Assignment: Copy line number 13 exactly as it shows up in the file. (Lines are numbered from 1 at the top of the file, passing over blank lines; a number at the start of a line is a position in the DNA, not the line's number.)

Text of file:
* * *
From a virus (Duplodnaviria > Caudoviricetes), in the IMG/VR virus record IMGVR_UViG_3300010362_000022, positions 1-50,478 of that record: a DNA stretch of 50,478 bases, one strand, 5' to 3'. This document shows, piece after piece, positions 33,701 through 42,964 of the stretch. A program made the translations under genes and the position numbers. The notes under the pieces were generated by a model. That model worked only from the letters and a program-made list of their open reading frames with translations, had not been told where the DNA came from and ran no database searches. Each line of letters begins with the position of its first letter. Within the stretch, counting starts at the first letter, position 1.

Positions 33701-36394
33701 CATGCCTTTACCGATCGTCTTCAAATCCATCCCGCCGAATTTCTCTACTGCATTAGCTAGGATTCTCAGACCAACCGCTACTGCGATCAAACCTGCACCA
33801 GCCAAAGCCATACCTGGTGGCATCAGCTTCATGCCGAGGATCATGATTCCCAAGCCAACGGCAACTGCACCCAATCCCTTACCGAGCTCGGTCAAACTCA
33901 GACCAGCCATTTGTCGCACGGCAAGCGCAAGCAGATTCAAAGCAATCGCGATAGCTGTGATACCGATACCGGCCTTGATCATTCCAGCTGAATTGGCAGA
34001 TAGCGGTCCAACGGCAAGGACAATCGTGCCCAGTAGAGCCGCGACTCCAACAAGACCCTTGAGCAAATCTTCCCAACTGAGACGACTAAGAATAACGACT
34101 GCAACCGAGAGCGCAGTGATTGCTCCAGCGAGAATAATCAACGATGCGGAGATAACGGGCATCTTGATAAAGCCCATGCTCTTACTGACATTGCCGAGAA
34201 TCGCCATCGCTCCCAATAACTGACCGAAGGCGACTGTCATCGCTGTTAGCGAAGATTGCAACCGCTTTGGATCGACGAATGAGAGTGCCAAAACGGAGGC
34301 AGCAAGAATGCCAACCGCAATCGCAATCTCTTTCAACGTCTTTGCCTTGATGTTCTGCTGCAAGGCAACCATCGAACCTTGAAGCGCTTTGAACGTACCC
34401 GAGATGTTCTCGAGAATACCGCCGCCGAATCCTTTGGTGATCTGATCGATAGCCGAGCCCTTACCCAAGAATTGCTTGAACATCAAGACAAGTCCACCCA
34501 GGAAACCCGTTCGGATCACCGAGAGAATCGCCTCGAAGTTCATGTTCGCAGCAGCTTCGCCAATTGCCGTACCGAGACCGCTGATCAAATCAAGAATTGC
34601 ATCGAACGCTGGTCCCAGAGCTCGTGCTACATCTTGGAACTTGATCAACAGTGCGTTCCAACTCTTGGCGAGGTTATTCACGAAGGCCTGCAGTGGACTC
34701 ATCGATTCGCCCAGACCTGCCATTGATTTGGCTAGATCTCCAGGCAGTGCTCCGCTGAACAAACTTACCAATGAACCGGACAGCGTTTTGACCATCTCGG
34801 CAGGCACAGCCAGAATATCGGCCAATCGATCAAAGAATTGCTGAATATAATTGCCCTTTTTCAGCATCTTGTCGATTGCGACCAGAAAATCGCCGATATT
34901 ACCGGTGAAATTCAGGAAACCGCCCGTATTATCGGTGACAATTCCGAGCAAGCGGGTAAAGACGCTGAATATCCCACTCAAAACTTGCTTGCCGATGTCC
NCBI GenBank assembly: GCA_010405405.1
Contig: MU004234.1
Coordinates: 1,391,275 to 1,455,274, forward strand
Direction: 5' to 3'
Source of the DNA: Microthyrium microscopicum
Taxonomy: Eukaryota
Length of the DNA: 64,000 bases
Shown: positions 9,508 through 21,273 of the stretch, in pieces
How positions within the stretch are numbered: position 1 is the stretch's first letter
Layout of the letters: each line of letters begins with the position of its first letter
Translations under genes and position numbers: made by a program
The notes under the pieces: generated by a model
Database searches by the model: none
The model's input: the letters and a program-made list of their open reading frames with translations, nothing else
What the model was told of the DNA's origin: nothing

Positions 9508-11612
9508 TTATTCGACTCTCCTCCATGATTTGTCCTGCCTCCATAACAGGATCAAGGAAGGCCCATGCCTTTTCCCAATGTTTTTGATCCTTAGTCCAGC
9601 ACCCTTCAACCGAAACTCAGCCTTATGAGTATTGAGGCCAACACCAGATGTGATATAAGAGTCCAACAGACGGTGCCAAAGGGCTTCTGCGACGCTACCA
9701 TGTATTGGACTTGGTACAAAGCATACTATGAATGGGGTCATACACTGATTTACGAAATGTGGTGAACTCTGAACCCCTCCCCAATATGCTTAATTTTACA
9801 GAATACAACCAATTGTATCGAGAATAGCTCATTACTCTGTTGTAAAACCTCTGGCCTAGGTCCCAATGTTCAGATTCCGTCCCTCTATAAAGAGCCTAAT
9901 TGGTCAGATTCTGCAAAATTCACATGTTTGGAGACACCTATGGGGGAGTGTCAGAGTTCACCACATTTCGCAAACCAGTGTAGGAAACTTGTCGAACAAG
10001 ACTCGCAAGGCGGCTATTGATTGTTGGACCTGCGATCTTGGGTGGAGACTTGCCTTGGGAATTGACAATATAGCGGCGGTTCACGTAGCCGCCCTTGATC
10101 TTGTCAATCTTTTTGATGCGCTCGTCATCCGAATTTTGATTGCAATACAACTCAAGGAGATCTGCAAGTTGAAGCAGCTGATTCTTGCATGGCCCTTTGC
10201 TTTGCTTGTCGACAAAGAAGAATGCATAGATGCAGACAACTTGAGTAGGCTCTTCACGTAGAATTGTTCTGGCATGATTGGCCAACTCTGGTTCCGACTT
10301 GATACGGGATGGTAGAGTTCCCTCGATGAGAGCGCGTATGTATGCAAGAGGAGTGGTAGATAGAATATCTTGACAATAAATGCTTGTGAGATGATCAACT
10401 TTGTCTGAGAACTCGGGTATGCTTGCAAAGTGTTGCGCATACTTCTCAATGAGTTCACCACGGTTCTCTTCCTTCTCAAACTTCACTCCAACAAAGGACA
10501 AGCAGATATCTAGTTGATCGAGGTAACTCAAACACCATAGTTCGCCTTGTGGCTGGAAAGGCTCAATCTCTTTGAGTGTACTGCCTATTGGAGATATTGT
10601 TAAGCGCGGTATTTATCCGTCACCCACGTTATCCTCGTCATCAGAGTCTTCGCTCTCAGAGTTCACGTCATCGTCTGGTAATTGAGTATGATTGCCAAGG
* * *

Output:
34701 ATCGATTCGCCCAGACCTGCCATTGATTTGGCTAGATCTCCAGGCAGTGCTCCGCTGAACAAACTTACCAATGAACCGGACAGCGTTTTGACCATCTCGG